Thanksgiving provides an opportunity to reflect on gratitude. I’ve written a number of columns over the years about Thanksgiving and the spirit of gratitude. It is good to be grateful. But gratitude requires honesty. And giving thanks should be grounded in truth.
It is possible, after all, for gratitude to be mistaken. We can thank the wrong person, for example. Or we can misunderstand what we are thankful for. Gratitude misfires, for example, if I thank someone for a gift that they did not give me. We’ve got to get the facts right, when we express gratitude. We also need a correct interpretation of those facts.
Nor does it make sense to be thankful for “bad gifts.” It is not appropriate to give an alcoholic booze for his Christmas. Nor should a drunk really be thankful for such a present. Gift-giving and thankfulness imply that the gift is beneficial and represents goodwill.
Moreover, saying thanks does not justify misdeeds. If someone eats the pumpkin pie on my plate without my consent, saying “thanks” does not make the theft OK.
All of this is especially important at Thanksgiving, when our rituals are infused with misleading myths that conceal terrible misdeeds
The Thanksgiving myth celebrates religious freedom and hospitable relations between European settlers and Native Americans. These are noble ideas. Religious liberty ought to be celebrated. And hospitality is important. Unfortunately, both ideas are mythological when it comes to the Pilgrims and the first Thanksgiving.
The Christian colonizers viewed the natives as heathens. The colonizers did not respect indigenous religions. Nor did the Puritan colonists tolerate Christian dissenters: Quakers were persecuted in New England, as were figures such as Roger Williams and Ann Hutchinson (see Smithsonian for details). When it comes to religious liberty today, it is the First Amendment we ought to thank—not the Pilgrims.
The European colonists were not friendly to the natives. Columbus himself began the process of enslaving the natives on American mines and plantations, while also exporting slaves to Europe. The African slave trade grew as the Native America slaves began to die out from European diseases.
By the time the Pilgrims landed over 100 years after Columbus, European diseases had already decimated native populations. The land of the Pilgrim’s pride had originally been cleared by natives who had recently died.
The Pilgrims were aided in their settlement by Squanto, a native American who had been taken to Europe as a slave. Squanto returned to his homeland only to find that his tribe was dead from disease.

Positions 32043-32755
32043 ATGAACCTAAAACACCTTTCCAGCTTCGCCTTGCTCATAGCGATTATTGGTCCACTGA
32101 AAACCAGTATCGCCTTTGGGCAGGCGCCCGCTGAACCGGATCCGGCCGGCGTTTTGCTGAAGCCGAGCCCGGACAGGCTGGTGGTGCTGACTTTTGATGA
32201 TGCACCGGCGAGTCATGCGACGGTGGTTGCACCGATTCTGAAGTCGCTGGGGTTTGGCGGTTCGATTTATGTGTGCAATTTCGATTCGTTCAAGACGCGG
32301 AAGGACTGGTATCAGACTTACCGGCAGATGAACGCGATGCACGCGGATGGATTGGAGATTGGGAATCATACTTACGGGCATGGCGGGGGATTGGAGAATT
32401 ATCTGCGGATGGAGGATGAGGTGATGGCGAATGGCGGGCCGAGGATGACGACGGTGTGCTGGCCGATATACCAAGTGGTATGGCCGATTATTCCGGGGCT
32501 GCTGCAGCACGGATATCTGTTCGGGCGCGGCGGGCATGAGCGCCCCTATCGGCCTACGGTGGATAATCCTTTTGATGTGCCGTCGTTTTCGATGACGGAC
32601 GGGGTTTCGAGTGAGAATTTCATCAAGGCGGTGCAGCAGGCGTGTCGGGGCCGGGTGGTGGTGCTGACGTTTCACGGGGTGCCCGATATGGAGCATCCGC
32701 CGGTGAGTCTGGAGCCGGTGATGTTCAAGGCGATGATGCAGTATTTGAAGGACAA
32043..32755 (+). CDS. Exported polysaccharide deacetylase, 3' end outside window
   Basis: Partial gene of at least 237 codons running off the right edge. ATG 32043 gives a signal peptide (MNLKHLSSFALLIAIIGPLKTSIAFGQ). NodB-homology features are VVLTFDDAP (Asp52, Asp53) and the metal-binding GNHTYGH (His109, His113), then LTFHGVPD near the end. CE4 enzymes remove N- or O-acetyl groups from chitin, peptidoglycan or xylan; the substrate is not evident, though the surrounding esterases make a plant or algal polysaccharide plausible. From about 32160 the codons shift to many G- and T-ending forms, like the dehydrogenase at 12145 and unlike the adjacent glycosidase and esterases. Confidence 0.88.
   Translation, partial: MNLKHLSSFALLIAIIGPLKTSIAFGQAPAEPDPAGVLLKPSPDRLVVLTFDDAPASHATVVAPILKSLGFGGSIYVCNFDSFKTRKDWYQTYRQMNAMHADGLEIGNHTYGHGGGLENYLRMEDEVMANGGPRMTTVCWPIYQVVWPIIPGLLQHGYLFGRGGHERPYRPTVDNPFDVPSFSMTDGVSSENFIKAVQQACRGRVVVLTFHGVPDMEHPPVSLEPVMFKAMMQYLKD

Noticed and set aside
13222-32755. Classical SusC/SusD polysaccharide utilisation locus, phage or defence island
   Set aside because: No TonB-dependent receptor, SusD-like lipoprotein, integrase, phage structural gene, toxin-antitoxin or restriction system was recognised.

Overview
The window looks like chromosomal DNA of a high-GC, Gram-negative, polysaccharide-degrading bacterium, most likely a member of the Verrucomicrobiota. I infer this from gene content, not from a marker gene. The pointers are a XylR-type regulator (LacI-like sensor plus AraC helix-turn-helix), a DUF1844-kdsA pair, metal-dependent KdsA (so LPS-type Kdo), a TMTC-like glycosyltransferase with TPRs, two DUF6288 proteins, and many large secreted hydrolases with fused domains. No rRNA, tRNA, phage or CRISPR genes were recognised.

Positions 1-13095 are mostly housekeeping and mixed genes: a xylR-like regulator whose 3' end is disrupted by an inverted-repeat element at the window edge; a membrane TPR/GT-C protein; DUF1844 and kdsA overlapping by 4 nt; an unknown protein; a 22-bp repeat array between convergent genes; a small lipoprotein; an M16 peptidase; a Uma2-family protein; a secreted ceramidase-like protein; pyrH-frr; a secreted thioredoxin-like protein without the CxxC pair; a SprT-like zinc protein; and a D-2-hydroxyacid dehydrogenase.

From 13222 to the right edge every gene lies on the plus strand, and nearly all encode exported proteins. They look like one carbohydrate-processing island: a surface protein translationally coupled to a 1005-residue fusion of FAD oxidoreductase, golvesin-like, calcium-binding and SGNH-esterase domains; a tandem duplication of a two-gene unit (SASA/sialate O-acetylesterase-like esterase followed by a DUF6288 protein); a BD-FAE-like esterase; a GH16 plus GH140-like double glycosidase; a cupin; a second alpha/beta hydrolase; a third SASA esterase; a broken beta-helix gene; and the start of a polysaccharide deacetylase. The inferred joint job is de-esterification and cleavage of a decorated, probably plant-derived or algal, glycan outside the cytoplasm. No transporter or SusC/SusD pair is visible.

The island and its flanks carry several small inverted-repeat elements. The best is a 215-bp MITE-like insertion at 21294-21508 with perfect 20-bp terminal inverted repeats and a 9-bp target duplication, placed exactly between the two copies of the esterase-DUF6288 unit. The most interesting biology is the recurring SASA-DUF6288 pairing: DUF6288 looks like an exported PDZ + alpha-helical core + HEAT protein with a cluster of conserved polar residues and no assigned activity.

There is even more to the story. I recommend Loewen’s “Lies My Teacher Told Me” as a useful source that dispells the myths of the first Thanksgiving and discloses the horrible truths of European colonialism.
Now let’s ask what we should be thankful for today about this history.
Should we be thankful that Native peoples such as Squanto were enslaved—and thus had the linguistic skills that allowed him to help the Pilgrims?
Should we be thankful for the plague that killed the Indians before the Pilgrims arrived? In 1629, John Winthrop seemed to thank God for that “miraculous” plague that left the country “void of inhabitants.” Is it appropriate to thank God for the diseases that depopulated the continent?
These questions remind us that not everyone views Thanksgiving as a time of celebration. Native American activists have declared this a “day of mourning.” A plaque commemorating this reads: “Thanksgiving Day is a reminder of the genocide of millions of Native people, the theft of Native lands, and the relentless assault on Native culture.”
Some might conclude that this shows that gratitude is relative. Not everyone will be grateful for the same thing.
There is some truth here. But relativism is a cop out. Objective facts matter when it comes to gratitude. The more important problem is that we can be mistaken in our gratitude and misled by our myths. These mistakes can lead us to give thanks for the wrong things.
And so, as we enter into the holiday season, let’s enjoy giving gifts and giving thanks. But let’s be careful about the gifts we give. And let’s be thoughtful about what we are thankful for.